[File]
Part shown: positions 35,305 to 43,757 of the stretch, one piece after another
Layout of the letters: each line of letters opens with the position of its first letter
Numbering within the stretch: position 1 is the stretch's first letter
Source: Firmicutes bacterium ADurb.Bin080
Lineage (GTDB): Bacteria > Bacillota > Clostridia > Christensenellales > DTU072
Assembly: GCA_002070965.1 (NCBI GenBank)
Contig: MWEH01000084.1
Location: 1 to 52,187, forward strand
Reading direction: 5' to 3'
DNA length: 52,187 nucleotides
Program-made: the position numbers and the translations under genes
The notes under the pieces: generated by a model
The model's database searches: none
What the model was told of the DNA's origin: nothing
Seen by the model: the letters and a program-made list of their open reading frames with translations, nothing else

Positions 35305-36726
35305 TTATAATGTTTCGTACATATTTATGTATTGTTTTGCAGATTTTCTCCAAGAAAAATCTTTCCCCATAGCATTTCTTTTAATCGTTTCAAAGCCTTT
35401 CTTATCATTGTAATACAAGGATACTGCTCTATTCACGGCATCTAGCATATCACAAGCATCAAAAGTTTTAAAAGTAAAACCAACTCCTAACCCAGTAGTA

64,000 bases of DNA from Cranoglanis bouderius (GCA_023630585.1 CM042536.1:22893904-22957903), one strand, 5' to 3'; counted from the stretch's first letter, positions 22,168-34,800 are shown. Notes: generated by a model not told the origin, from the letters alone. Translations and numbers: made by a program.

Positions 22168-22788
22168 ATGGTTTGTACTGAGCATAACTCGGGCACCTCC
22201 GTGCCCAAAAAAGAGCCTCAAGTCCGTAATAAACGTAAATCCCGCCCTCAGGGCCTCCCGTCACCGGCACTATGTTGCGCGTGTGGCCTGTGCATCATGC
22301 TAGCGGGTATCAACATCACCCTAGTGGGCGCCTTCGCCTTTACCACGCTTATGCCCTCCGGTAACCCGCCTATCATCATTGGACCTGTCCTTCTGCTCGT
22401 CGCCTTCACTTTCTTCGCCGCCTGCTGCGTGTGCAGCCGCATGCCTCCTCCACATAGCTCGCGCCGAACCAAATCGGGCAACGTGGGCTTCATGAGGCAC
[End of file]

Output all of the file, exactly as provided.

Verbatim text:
Part shown: positions 35,305 to 43,757 of the stretch, one piece after another
Layout of the letters: each line of letters opens with the position of its first letter
Numbering within the stretch: position 1 is the stretch's first letter
Source: Firmicutes bacterium ADurb.Bin080
Lineage (GTDB): Bacteria > Bacillota > Clostridia > Christensenellales > DTU072
Assembly: GCA_002070965.1 (NCBI GenBank)
Contig: MWEH01000084.1
Location: 1 to 52,187, forward strand
Reading direction: 5' to 3'
DNA length: 52,187 nucleotides
Program-made: the position numbers and the translations under genes
The notes under the pieces: generated by a model
The model's database searches: none
What the model was told of the DNA's origin: nothing
Seen by the model: the letters and a program-made list of their open reading frames with translations, nothing else

Positions 35305-36726
35305 TTATAATGTTTCGTACATATTTATGTATTGTTTTGCAGATTTTCTCCAAGAAAAATCTTTCCCCATAGCATTTCTTTTAATCGTTTCAAAGCCTTT
35401 CTTATCATTGTAATACAAGGATACTGCTCTATTCACGGCATCTAGCATATCACAAGCATCAAAAGTTTTAAAAGTAAAACCAACTCCTAACCCAGTAGTA

64,000 bases of DNA from Cranoglanis bouderius (GCA_023630585.1 CM042536.1:22893904-22957903), one strand, 5' to 3'; counted from the stretch's first letter, positions 22,168-34,800 are shown. Notes: generated by a model not told the origin, from the letters alone. Translations and numbers: made by a program.

Positions 22168-22788
22168 ATGGTTTGTACTGAGCATAACTCGGGCACCTCC
22201 GTGCCCAAAAAAGAGCCTCAAGTCCGTAATAAACGTAAATCCCGCCCTCAGGGCCTCCCGTCACCGGCACTATGTTGCGCGTGTGGCCTGTGCATCATGC
22301 TAGCGGGTATCAACATCACCCTAGTGGGCGCCTTCGCCTTTACCACGCTTATGCCCTCCGGTAACCCGCCTATCATCATTGGACCTGTCCTTCTGCTCGT
22401 CGCCTTCACTTTCTTCGCCGCCTGCTGCGTGTGCAGCCGCATGCCTCCTCCACATAGCTCGCGCCGAACCAAATCGGGCAACGTGGGCTTCATGAGGCAC